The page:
Hungary, a landlocked country in Central Europe, ranks among the highest poverty rates in Europe. Nearly 33% of Hungary’s 10 million inhabitants are at risk of complete poverty if they forgo just three months of income. Hungarians with lower income disproportionally face many struggles, including obtaining affordable water. The Hungarian water pollution crisis affects everyone within the country, especially those in poverty, but water sanitation has thankfully seen improvements in recent years. However, there is still a dire need to increase efforts in order to achieve clean water for all.
The Danube River
Because of its landlocked status, Hungary’s primary source of water comes from the Danube River. This groundwater provides water for 90% of the Hungarian population. Additionally, this river basin covers nearly 10% of Europe and extends to 19 countries, providing 80 million people with water. Its water is used for drinking, energy, production, agriculture and transport. Those near Danube River rely heavily on it as a vital resource, but it’s currently not safe to do so. The river poses a threat to those whose utilize it due to the large presence of pollutants.
The river is contaminated with a variety of harmful substances: organic pollution, nutrient pollution, hazardous substance pollution and microbial pollution. The main factor causing this pollution in untreated wastewater. Corporations often have inadequates processes and facilities to properly treat water before releasing into the river basin. The untreated water then flows into villages and smaller cities that typically don’t have the means to purify the water to a safe level. These dangerous conditions make the water unsuitable for consumption, but Hungarians largely have no other options for obtaining water. Aid is needed to bring clean and drinkable water to all Hungarians, especially to those in poverty and in rural areas.
GEOInsight’s Technology for Water Pollution
The Hungarian start-up GEOInsight works to analyze data in a useful and digestible way. Its mission is to find data showcasing areas with heavily polluted water and use absorbents to treat those areas. These absorbents are ecological machines that measure the amount of waste and remove the micropollutants. GEOInsight focuses its efforts on natural adsorbents in water as a way to fight against water pollution.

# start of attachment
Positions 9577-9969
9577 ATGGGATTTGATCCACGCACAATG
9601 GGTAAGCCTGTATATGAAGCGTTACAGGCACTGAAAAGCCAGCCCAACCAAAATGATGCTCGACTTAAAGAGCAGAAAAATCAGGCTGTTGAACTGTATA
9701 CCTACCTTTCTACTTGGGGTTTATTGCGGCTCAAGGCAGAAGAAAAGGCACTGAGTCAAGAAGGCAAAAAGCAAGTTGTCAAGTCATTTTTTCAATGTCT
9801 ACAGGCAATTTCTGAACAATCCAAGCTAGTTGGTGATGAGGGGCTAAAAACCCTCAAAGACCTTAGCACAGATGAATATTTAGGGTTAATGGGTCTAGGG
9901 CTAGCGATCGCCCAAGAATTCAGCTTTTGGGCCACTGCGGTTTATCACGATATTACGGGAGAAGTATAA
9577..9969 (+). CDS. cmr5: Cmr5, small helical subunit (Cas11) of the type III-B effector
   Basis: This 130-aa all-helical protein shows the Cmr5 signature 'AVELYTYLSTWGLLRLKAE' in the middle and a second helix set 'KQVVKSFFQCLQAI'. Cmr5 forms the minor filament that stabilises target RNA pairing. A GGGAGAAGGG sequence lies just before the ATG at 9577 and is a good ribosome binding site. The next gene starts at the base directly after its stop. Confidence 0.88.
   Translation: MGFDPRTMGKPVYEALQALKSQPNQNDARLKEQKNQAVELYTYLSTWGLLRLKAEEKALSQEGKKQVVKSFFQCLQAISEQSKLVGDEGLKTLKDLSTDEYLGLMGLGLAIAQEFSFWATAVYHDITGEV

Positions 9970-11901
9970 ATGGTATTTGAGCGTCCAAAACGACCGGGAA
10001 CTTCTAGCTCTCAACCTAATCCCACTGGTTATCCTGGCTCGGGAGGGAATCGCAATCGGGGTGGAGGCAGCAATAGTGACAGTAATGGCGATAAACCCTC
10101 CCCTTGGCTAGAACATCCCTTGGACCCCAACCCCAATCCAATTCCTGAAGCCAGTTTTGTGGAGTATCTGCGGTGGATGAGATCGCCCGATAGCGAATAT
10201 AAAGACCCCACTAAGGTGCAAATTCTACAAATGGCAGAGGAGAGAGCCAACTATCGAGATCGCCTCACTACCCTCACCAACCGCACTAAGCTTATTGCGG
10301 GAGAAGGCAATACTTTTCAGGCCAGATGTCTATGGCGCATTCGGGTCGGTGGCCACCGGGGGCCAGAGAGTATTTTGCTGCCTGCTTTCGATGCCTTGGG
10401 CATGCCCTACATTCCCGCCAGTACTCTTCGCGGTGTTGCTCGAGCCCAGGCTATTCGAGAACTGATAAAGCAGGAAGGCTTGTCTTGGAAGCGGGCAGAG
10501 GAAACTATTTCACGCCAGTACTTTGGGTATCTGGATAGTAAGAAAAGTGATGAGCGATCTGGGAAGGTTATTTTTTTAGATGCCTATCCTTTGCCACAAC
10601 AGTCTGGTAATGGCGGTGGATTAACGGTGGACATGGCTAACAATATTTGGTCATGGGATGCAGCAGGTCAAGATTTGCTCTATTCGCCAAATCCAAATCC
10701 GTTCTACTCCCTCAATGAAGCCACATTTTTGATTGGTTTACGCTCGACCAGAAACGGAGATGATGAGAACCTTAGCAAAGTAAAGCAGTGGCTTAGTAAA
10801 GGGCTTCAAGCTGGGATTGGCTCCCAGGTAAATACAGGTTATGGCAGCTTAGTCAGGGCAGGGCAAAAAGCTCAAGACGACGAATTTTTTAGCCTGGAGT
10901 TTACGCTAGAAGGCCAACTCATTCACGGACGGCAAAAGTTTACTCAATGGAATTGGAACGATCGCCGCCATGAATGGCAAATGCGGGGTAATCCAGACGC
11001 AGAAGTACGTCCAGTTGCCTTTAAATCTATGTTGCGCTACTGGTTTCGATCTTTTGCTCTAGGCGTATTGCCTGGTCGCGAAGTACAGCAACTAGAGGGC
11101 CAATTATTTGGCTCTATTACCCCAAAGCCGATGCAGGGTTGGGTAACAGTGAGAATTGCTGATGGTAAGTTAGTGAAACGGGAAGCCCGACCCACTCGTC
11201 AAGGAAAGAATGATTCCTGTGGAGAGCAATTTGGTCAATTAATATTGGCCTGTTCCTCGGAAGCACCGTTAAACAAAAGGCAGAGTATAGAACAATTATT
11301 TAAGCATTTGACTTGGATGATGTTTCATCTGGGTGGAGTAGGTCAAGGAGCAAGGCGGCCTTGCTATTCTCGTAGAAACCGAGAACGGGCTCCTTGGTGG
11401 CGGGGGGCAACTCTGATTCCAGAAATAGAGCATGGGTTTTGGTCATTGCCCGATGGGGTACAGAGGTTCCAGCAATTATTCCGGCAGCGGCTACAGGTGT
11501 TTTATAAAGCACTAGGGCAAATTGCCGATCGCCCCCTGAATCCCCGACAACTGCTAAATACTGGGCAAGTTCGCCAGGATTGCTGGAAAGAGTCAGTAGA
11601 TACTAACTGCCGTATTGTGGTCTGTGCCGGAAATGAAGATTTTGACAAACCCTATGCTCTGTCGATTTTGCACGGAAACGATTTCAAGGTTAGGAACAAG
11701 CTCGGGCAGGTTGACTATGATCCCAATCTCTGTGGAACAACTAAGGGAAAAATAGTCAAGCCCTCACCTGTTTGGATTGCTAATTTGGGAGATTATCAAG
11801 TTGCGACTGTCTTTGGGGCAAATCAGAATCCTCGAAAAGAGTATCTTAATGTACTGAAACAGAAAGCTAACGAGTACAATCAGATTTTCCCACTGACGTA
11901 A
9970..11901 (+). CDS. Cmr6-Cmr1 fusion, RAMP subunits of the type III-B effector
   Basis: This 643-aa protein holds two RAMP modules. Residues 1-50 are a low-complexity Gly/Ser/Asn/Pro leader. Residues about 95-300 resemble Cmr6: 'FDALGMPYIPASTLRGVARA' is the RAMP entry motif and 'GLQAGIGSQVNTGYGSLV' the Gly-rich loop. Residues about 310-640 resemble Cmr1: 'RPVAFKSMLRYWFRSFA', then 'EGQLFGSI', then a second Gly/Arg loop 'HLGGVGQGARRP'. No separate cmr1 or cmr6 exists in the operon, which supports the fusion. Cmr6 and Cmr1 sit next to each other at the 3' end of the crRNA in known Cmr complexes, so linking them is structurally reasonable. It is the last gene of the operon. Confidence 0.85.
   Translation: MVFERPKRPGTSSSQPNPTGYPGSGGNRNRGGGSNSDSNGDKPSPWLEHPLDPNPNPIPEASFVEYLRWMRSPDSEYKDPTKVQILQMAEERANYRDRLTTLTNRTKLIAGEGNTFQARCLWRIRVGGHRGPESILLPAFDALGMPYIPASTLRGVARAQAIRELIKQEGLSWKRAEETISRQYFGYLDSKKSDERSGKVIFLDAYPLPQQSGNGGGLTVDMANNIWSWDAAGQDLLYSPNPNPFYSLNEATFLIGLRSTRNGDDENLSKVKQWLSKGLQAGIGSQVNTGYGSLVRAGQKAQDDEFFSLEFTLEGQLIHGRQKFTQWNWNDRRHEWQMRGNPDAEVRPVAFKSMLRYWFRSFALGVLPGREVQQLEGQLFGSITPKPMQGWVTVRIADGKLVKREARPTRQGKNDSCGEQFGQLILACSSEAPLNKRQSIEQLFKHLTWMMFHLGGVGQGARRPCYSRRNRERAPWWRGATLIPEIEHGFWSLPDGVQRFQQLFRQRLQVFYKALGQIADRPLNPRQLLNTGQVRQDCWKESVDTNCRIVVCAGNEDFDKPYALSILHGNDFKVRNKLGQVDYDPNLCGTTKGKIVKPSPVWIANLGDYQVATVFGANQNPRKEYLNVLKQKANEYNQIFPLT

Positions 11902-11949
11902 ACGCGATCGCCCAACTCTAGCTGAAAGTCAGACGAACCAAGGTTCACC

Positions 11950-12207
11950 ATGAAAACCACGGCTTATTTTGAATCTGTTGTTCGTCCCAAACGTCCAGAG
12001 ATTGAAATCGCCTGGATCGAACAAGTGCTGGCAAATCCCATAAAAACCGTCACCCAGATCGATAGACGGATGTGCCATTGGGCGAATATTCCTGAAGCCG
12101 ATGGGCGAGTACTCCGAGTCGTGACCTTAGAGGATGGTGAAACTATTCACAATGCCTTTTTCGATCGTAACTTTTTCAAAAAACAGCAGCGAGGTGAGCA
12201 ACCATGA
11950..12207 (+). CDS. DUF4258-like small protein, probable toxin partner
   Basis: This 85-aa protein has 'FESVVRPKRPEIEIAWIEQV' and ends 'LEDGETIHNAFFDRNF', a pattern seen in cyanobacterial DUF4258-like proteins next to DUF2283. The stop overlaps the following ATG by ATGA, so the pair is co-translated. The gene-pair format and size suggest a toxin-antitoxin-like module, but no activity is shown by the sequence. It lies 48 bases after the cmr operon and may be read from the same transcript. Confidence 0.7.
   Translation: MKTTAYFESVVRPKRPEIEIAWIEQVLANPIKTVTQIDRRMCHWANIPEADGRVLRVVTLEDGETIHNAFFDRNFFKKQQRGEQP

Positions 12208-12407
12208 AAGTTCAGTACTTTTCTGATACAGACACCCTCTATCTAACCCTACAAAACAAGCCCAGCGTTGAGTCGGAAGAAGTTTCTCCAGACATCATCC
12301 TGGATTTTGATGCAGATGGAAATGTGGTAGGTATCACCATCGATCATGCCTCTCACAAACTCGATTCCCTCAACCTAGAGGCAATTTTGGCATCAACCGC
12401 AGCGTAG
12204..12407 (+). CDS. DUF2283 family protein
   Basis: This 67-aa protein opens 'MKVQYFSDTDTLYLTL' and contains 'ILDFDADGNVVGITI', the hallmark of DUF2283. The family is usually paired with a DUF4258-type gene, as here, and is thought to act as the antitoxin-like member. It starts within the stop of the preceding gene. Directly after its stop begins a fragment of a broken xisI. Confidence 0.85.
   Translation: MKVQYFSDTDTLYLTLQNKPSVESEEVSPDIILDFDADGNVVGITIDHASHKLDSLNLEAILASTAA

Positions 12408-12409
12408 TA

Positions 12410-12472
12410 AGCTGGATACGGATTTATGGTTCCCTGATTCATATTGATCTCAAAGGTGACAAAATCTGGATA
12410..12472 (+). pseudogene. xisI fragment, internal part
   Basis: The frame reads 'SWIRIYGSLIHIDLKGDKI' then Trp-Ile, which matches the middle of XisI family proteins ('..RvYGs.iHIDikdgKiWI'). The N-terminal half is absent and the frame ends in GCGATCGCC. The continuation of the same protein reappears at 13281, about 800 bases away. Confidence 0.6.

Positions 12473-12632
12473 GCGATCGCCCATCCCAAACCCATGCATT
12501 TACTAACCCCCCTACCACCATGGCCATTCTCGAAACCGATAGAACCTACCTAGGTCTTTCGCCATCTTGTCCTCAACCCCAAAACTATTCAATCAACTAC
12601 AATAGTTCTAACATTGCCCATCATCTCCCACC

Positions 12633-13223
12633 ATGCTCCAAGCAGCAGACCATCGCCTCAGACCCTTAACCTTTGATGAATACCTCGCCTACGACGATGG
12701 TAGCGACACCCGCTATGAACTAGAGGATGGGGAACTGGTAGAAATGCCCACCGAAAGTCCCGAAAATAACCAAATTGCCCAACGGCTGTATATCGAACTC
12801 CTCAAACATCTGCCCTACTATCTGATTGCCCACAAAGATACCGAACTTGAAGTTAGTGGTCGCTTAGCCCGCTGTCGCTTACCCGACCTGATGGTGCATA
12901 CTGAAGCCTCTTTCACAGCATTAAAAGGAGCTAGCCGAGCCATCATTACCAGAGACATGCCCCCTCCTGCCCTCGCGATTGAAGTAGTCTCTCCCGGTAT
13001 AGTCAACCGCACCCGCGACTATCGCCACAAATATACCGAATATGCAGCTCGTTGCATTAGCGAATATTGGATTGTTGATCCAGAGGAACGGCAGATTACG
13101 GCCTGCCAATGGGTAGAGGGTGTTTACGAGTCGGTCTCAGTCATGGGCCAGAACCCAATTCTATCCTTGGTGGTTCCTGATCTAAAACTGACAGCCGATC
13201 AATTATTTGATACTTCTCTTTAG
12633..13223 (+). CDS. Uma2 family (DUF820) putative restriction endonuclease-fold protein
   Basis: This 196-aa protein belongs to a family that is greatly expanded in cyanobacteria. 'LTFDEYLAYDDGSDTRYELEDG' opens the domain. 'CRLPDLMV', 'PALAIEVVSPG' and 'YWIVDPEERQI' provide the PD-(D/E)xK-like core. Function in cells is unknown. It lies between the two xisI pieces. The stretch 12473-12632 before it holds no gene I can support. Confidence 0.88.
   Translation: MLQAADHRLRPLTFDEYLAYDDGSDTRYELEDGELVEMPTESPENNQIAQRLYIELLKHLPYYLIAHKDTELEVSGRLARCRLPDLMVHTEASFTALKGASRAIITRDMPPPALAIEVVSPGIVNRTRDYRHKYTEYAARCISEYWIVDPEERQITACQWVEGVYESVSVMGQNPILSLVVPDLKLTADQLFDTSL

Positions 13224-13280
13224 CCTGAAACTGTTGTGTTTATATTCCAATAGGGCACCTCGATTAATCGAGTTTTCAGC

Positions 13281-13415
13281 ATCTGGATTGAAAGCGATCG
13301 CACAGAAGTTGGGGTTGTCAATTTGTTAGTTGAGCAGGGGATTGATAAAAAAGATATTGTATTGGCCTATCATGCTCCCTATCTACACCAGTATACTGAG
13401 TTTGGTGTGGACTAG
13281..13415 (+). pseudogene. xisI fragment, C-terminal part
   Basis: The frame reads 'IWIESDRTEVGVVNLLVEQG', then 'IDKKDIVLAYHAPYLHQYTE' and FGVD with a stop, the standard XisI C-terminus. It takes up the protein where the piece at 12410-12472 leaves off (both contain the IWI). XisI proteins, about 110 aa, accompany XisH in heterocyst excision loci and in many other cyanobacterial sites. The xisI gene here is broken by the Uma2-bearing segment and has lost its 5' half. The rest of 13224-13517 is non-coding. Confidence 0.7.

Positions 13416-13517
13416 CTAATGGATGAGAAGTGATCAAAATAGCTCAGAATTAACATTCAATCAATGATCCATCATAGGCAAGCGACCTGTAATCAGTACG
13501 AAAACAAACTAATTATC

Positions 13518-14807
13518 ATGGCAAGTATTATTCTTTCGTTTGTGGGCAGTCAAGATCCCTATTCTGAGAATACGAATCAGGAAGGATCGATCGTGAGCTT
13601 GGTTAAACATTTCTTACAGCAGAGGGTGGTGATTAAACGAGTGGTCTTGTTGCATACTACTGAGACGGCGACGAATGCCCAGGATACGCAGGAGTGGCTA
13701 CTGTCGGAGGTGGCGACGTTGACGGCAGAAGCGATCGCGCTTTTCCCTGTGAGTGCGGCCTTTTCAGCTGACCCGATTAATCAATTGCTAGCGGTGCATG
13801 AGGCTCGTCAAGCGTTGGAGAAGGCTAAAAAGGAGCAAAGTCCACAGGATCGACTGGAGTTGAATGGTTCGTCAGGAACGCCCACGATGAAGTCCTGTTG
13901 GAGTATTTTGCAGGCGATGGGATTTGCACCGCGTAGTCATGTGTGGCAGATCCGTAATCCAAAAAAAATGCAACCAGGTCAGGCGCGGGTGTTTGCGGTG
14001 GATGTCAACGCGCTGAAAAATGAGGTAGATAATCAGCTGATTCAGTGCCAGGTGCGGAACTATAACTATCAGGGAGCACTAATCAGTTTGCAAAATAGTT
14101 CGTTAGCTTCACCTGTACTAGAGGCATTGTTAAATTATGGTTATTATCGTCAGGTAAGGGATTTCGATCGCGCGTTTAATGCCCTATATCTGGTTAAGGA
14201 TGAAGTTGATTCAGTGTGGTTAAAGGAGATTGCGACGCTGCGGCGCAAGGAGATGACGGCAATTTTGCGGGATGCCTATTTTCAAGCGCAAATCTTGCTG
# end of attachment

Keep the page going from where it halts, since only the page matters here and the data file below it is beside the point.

Hungary’s government as well as the industries dispelling the wastewater can utilize GEOInsight to combat the water pollution in Hungary. GEOInsight can aid these organizations in understanding the data behind the polluted water. GEOInsight can also work with the organizations to help figure out what question needs to be asked in order to solve this water crisis. In addition, GEOInsight can help to create solutions for the problem. To specifically combat the Hungarian water pollution crisis, GEOInsight began developing technologies to detect micropollutants. The organization’s technologies more accurately remove pesticides better than conventional wastewater treatments.
Earlier this year, the start-up partnered with the water waste management company in Hungary, Hungary’s Department of Aquaculture and UTB Envirotec. GEOInsight, through its mission and partnerships, aims to solve the Hungarian water pollution crisis that increases the dangers of thousands of Hungarians on the brink of total poverty.
Hungary’s Partnerships For Progress
Hungary has been striving to clean its water system in a multifaceted approach. Since 2009, Hungary has funded research that seeks solutions to decontaminating the Danube River. It has even looked beyond its borders to try to fix the Hungarian water pollution crisis. Hungary partners with Slovakia to coordinate water quality, Romania to coordinate environmental risks and with the Czech Republic to coordinate energy priority. These intergovernmental measures are vital in the fight for water safety as are the local companies. With continued focus, advocacy and policies directed toward clean water and water accessibility for all, the Hungarian water crisis can finally be put to an end.
– Vanessa Morales